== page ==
Scott Brennan

 

Contentment

How bitterly Vanessa complains about her job at the bank.
I try so hard, but I'm constantly bullied. I want to change,

but it doesn't do any good. I listen to her as if she was my wife,
nod and force myself to say, It'll be okay, darling.

Hang in there. Things are bound to get better. The truth be told,
I don't care as much as I ought to. She's trying to land

yet another job, she tells me, this time at Deutsche Bank.
Every time I talk to her she mentions children.

Don't you think Clarissa is a beautiful name?
It's her biological clock ticking. She has no control over this.

She is carried away by it, helpless. If we were married
I tell her Id say, Just let the kid go! but she doesn't believe

a word. Of course I'd help out, I explain,
but I wouldn't waste my time trying to teach it

that not talking to strangers is a good thing because you can't tell
anybody anything, and besides I'd be too busy with my painting

to lecture. The kid would just have to learn.
Vanessa would be mad at me all the time.

You knew what you were getting into! I'd yell, so she'd divorce me,
run back to her mother. Self-centered, irresponsible--

all I cared about was my Goddamn art. After that
I'd live in a barn. I'd drink a lot,

but who cares? I'd be making money
off my paintings by then. I'll be that painter who lives


in the old Gorman place up the road. Some people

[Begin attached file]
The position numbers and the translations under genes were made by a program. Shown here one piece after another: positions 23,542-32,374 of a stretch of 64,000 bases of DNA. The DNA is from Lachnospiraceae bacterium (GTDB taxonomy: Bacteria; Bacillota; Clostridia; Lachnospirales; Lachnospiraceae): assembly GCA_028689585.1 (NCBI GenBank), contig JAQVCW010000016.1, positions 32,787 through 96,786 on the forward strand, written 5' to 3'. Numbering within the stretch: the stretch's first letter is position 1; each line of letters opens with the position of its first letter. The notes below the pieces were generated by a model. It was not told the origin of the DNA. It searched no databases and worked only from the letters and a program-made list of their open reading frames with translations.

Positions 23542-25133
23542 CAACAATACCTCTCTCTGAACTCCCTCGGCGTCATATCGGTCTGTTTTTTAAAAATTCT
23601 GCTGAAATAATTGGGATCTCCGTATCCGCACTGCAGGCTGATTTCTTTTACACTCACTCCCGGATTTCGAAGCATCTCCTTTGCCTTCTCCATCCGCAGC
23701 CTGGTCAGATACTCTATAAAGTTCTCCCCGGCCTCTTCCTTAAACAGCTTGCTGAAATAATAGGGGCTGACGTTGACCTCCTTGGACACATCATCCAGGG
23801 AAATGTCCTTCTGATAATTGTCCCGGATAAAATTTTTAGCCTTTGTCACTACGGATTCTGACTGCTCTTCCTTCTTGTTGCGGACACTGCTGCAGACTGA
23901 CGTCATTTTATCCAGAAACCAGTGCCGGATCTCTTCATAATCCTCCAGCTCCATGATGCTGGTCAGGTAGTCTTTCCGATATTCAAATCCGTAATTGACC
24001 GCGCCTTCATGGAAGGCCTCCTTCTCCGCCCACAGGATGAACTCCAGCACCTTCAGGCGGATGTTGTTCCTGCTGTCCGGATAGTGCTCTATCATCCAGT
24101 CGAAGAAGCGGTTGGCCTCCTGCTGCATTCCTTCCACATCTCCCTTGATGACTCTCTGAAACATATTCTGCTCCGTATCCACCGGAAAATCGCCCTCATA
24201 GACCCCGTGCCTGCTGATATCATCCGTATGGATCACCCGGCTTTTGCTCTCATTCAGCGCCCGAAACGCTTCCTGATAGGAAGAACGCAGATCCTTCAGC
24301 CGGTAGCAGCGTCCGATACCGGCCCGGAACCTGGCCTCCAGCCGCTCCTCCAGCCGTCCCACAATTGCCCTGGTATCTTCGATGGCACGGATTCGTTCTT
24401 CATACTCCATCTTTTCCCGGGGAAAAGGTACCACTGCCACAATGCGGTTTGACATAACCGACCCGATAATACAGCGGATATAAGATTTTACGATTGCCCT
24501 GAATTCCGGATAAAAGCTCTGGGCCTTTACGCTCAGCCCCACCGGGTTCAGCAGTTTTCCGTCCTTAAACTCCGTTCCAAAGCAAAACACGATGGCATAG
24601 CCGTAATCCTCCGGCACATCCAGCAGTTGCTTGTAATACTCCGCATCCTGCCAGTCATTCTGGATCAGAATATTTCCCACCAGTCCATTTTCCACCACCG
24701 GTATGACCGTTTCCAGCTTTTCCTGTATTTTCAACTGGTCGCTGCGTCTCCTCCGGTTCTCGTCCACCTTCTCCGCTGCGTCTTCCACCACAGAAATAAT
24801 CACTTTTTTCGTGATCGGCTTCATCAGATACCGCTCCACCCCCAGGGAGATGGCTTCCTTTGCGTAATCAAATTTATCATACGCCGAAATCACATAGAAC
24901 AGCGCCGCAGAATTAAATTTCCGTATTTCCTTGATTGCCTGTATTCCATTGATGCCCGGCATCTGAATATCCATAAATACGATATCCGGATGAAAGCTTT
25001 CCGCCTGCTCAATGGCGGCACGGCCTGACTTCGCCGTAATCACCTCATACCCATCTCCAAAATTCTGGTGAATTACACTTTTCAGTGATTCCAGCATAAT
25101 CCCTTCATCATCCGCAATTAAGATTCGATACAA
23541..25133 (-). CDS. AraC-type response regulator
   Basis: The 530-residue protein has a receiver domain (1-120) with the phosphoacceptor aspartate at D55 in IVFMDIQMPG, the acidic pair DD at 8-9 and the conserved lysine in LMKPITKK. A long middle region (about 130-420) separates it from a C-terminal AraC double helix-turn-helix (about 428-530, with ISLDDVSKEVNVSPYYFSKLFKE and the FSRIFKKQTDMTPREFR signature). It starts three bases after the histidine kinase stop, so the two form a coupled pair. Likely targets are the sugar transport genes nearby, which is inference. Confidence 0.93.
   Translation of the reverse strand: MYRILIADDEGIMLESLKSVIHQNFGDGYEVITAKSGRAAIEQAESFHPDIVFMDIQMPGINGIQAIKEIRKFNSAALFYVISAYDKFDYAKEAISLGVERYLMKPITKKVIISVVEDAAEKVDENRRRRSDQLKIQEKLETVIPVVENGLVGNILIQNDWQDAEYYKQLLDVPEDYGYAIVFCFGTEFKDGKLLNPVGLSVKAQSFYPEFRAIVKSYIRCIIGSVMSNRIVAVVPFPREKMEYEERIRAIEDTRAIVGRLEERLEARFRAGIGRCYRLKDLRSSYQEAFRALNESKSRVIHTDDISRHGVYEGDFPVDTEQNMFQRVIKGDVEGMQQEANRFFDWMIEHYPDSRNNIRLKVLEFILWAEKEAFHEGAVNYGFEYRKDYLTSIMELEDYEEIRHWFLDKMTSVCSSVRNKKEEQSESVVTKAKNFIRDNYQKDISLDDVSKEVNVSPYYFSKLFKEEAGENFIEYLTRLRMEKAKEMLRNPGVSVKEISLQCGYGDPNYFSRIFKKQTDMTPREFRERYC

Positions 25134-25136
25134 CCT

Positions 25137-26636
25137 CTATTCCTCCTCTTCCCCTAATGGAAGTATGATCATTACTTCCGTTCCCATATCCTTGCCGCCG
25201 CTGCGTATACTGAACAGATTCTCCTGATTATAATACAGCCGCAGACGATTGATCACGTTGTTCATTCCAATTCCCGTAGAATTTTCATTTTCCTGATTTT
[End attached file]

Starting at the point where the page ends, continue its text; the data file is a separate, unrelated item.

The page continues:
in town will think I'm mean and crazy but others will think

I'm an okay guy. I'll have a few flings with some young arty types
when my drinking is at its peak, and then I'll end up

living with a painter who helps me dry out,
a woman middle-aged like me, a woman I'll recognize

from a dream. There won't be any passion really,
just a quiet understanding. We'll call this feeling love,

though it won't be love. It's called survival. It's called
not going it alone. It's called someone to talk to in bed

and someone to eat dinner with. We'll travel to Europe
and be blown away by Italy. When we get back,

the house I'll have built next to the barn will be crammed
with antiques from the 1930s and people we'll meet at parties

will come over for long weekends and after they get back home
they'll tell their boring neighbors that we were fascinating.

But we aren't fascinating. I'll marry this woman, who is really
just a decent friend, and she'll blow onto my spark

to keep it alive and I'll blow onto hers and we'll make
as much art as we can because we know that soon

were going to die. We won't ever figure out the answer
to the question we so often ask, the question that has plagued us

since we were about 15. "What else is there?" I'll state
in acquiescence. Then, before we know it, we are old and she has begun

to work with pottery. There's a small kiln in the barn.
She has just fired a nude sculpture of me to commemorate

my 60th birthday. I walk out into the fields to paint
every morning now, and it feels like I have always gone out

into the fields to paint, though this feeling is a lie.
We summer in Vermont, and I've taken up landscapes.

The critics applaud the departure in public,
but secretly they believe it is a mistake. I no longer care

what the critics think. Painting is work,
I'll say in the occasional interview, and work brings

its own contentment, a small mound upon which
I can survey the valley of mixed decisions.